March 28, 2023

3 min read

Zafar reports being a co-owner of PEP Buddy, LLC. Please see the study for all other authors’ relevant financial disclosures.

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Key takeaways:

  • In more than 70% of patients with COPD, a positive expiratory pressure device improved exertional dyspnea.
  • The device mitigated desaturation in five of 14 patients with exertional desaturation.

Patients with COPD who experience breathlessness and exertional desaturation may see improvements with use of an oral positive expiratory device, according to study results published in Respiratory Care.

Muhammad Ahsan Zafar

“PEP buddy is an adjunct to current COPD therapies, such as inhalers and pulmonary rehabilitation,” Muhammad Ahsan Zafar, MD, co-creator of the device and associate professor in the department of pulmonary critical care and sleep medicine at the University of Cincinnati College of Medicine, told Healio. “It provides a tool for self-management and breathing re-training, in addition to reducing dyspnea and improving quality of life.”

Infographic showing that 71.8% of patients with COPD had exertional dyspnea improvement with the PEP Buddy.

Data were derived from Zafar MA, et al. Respir Care. 2023;doi:10.4187/respcare.10278.

In this study, Zafar and colleagues analyzed 32 patients (mean age, 66.6 years; 43% women) with moderate to severe COPD who had an FEV1 less than 80% predicted and a prior 6-minute walk test (6MWT) that showed exertional dyspnea or desaturation to see if PEP Buddy, a small oral positive expiratory pressure (PEP) device that generates 4 cm H2O to 10 cm H2O of expiratory pressure, could improve exertional dyspnea, desaturation and quality of life.

Through the Shortness of Breath Questionnaire (SOBQ; score range 1 to 100, lower is better), researchers found out baseline dyspnea (52.8 ± 25), and through the St. George Respiratory Questionnaire (score range 1 to 100, lower is better), they found out baseline quality of life (50.1 ± 15).

To assess PEP Buddy, researchers conducted one 6MWT with PEP Buddy and one 6MWT without it, and asked patients to use the device in their daily lives for 2 weeks.

After 2 weeks, researchers obtained new dyspnea and quality of life scores, as well as the patients’ level of device use.

Following this short-term period, researchers found that seven patients had a meaningful improvement in end Borg score (a decrease of 1 or more points) on the 6MWT, 11 patients had a meaningful decline in SOBQ (a decrease of at least 5 points) and five patients had a reduction in both measures, for a total of 23 (71.8%) patients classified as “dyspnea responders.”

“While most people had meaningful improvement with PEP buddy use, there are some that did not benefit from it, so the response may be different in different people,” Zafar told Healio.

Researchers observed that those with a dyspnea response had worse FEV1 (40.4% vs. 56.5%; P = .009) and FVC (68.5% vs. 82%; P = .03) than dyspnea nonresponders, but they showed more improvement after using PEP Buddy in SOBQ (–7.37 vs. 13.55; P = .001) and quality of life scores (–4.69 vs. 1.77; P = .03) than nonresponders.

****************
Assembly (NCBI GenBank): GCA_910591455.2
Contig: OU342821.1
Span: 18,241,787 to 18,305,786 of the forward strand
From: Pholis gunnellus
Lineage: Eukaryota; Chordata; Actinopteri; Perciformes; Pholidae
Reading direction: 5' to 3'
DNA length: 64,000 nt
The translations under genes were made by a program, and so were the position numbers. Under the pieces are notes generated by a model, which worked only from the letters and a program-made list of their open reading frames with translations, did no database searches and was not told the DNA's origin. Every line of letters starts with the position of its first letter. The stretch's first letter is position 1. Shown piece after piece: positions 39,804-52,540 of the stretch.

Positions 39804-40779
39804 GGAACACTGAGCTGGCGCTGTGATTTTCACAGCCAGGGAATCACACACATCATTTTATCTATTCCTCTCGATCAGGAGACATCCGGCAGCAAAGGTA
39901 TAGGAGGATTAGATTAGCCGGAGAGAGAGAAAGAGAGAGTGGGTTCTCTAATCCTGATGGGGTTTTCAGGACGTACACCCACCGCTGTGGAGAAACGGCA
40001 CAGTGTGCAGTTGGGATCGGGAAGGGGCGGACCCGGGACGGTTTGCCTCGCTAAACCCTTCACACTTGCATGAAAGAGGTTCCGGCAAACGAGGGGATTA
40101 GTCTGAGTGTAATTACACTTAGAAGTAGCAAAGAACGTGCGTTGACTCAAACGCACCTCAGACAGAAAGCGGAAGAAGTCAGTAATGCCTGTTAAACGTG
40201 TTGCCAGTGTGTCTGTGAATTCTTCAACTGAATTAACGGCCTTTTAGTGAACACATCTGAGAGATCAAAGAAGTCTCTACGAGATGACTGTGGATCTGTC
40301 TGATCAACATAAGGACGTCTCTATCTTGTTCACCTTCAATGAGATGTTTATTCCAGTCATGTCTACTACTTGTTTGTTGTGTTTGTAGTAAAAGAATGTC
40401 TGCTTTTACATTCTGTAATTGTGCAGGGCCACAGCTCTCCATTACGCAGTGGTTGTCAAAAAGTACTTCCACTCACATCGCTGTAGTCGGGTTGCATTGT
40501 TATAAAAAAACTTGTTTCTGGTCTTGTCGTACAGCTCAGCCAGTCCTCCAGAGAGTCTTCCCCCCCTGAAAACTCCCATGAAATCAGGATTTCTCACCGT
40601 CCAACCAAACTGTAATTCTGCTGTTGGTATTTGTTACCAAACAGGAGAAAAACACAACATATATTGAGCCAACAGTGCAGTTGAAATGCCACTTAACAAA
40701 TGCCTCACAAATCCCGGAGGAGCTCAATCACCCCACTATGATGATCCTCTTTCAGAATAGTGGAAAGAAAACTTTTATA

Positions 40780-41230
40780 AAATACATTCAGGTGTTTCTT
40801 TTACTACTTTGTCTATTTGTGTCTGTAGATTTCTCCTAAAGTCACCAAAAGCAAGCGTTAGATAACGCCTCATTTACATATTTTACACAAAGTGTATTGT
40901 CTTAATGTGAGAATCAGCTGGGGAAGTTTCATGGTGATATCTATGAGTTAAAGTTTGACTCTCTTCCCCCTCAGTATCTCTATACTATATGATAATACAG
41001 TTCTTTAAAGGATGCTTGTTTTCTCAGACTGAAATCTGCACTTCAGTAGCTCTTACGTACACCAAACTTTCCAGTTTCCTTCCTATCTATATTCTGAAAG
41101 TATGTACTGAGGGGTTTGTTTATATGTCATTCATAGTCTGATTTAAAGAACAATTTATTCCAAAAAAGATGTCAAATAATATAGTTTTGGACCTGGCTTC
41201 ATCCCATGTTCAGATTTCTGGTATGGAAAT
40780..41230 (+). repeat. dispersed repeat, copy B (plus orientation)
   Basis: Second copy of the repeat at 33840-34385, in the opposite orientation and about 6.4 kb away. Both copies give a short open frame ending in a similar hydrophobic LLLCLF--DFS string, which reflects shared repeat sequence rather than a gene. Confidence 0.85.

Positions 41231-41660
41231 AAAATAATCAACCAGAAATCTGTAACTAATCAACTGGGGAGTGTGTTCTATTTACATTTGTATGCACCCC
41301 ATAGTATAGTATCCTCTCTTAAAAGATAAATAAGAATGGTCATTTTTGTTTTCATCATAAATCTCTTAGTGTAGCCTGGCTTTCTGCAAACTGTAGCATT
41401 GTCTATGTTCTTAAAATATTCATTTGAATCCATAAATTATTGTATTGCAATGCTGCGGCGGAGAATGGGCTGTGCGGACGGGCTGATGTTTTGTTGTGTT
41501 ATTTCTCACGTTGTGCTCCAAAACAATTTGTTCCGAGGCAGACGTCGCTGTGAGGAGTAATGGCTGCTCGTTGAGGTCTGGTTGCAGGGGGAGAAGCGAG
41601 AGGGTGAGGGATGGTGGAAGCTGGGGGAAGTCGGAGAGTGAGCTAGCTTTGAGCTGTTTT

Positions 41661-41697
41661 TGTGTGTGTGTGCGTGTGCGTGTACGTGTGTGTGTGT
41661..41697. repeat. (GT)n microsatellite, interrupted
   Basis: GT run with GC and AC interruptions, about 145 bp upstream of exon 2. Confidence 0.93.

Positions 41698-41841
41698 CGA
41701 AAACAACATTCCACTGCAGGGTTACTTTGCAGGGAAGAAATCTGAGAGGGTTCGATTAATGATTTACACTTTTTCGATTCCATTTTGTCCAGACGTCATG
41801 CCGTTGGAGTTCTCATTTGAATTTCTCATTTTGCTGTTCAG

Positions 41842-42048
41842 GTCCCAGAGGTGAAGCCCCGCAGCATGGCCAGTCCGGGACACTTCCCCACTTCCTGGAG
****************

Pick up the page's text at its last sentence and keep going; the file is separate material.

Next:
Researchers noted no differences in 6MWT distance with and without use of PEP Buddy.

In terms of exertional desaturation (nadir oxygen saturation < 88%), 14 patients had decreased oxygen levels during the 6MWT without PEP Buddy. During the 6MWT with PEP Buddy, five of these patients (35.7%) mitigated desaturation with oxygen levels close to normal levels throughout the 6MWT.

“I have never seen such a response to oxygen levels with anything other than supplemental oxygen,” Zafar told Healio.

Those who mitigated desaturation had higher nadir oxygen saturation with use of PEP Buddy than the nine nonresponders (91.2% vs. 82.5%; P = .002).

When assessing how often patients used the device, Zafar said some patients reported that the device led to a decreased use of other breathing aids.

“A few patients reported less use of rescue inhalers,” he said. “They would sit down and use this device when feeling out of breath first, before using inhalers.”

Other benefits of the device reported by patients included breathing training/regulation, ease of use, pre-exertional use, faster recovery after exertion and less anxiety.

However, patients did report some limitations, such as restrictive pressure on peak exertion, saliva buildup and difficulty getting comfortable with the device.

Future studies will cover more factors over a longer period of time, Zafar told Healio.

“In the next steps, we would like to explore the long-term effects of PEP buddy on symptoms and quality of life for people with COPD, and its impact on emergency room visit rates, use of rescue inhalers and health care cost,” he said. “PEP buddy also seems like an attractive addition to pulmonary rehabilitation programs to help enhance early outcomes and potentially sustain the benefits of pulmonary rehabilitation longer.”

For more information:

Muhammad Zafar, MD, can be reached at [email protected].


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